Just the Facts
International Women’s Day 2021

International Women’s Day is an opportunity to put a spotlight on the contributions of women to our country. Canada is home to many diverse population groups who enrich our society in a variety of ways. The ongoing COVID-19 pandemic highlights the many ways these groups strengthen our society. Unfortunately, it has also created new challenges, particularly for women, as they have faced increased work at home and significant losses in the labour market. Several recent publications detail the impact of COVID-19 on women and how women are adjusting to these challenges.

Women in Canada are diverse

On July 1, 2020, there were 19,119,977 women and girls in Canada, representing about 50% of the total population.Note  The female population in Canada is diverse as can be gleaned from a variety of data sources:

  • Nearly 1 in 5 (19%) girls were 17 years and under, 3 in 5 (62%) women were 18 to 64 years, and 1 in 5 (19%) women were 65 years and overNote 
  • Almost one quarter of women (24%) aged 15 and over reported a disabilityNote 
  • Close to 1 in 4 (23%) women are immigrantsNote 
  • Almost 1 in 4 (23%)  women belong to groups designated as visible minorities Note 
  • Indigenous women and girls make up 5% of the total female population in CanadaNote 
    • Of those, 6 in 10 (59%) identified as First Nations, just over a third (35%) as Métis, and 4% as Inuk. An additional 1% reported multiple Indigenous identities, while 1% did not identify with an Indigenous group but reported having registered Indian status and/or being a member of an Indian band.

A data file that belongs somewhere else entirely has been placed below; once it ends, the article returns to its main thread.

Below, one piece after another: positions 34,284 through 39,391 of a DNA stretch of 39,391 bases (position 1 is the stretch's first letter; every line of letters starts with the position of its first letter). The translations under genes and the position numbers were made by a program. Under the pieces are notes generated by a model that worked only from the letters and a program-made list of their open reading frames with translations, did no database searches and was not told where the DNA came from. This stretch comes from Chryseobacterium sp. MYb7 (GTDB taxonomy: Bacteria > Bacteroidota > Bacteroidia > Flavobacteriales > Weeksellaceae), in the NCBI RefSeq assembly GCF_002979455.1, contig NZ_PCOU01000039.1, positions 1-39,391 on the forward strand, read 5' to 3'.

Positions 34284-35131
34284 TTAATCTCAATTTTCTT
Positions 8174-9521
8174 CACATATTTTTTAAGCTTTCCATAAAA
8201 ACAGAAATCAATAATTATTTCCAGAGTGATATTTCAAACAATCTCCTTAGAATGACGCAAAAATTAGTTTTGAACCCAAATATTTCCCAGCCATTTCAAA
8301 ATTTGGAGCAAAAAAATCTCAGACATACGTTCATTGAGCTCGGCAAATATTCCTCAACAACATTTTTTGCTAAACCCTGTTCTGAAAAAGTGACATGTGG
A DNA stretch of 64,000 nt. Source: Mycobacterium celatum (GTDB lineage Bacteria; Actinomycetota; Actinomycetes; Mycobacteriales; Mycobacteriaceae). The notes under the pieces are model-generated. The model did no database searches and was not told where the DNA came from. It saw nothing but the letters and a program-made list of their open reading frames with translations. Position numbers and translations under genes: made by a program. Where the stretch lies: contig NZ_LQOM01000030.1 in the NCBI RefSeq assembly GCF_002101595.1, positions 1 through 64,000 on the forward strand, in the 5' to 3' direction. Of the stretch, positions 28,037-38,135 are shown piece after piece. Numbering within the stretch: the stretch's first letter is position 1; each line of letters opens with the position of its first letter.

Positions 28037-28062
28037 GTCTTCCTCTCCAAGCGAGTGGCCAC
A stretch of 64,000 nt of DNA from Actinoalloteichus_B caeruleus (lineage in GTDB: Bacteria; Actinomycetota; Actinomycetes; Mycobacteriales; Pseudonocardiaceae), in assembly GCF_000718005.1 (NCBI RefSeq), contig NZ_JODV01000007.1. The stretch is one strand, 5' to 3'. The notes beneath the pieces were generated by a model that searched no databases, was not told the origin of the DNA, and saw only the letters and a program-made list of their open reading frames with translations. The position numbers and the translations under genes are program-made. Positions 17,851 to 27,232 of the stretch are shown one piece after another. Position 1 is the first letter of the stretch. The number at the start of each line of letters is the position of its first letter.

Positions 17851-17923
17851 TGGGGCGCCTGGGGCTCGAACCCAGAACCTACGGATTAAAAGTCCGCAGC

• About 2% of women aged 15 and over identified as bisexual and 1% identified as gay or lesbianNote 

The COVID-19 pandemic highlights women’s ongoing contributions and their many responsibilities

Before and during the COVID-19 pandemic, women in Canada have been working hard at home, in the workforce, and in their communities. They are leaders in public institutions – in 2020, 29% of seats in federal parliament were held by women and 49% of ministerial positions in the federal government were held by women.Note  They are mothers – in 2017, 46% of women aged 15 to 49 had at least one child under 18.Note  They are workers – 60% of women aged 15 and over participated in the labour force in 2020.Note  They are volunteers – 80% of women volunteered in 2018.Note Note 

The pandemic continues to highlight the many contributions of women in Canada. Through looking at women’s participation in the labour market, increased household responsibilities, and experiences in their community, we can understand the gendered impacts of the COVID-19 pandemic.

Women made up a high proportion of front-line workers

Women are leaders on the front-lines of the pandemic as teachers, health care providers and essential workers in various industries. In the 2018/2019 school year, women represented 75% of educators in public elementary and secondary schools.Note  Over the period from March to May 2020, women accounted for 87% of registered nurses and 41% of physicians.Note  Nurse aides, orderlies and patient service associates are at higher risk of contracting COVID-19. Particular groups of women are more likely to be represented in these occupations – for example, immigrant women represented 31% of nurse aides, orderlies and patient service associates but represented only 13% of all other occupations.Note 

Women in the workforce during COVID-19

In the early months of the pandemic, women faced greater job losses. In March 2020, women’s employment declined by 7% compared to 4% for men.Note Note  By April 2020, the cumulative employment loss was more similar for men and women (17% decline for women compared to 15% for men).Note  Women’s larger employment losses were due to the types of industries where they are more likely to work and the types of jobs they are more likely to hold. Women are more likely to work in retail and accommodation and food service industries, industries which have been particularly susceptible to closures. Note  Women’s greater participation in part-time work is often to balance their household responsibilities and part-time work was also particularly vulnerable to employment losses.Note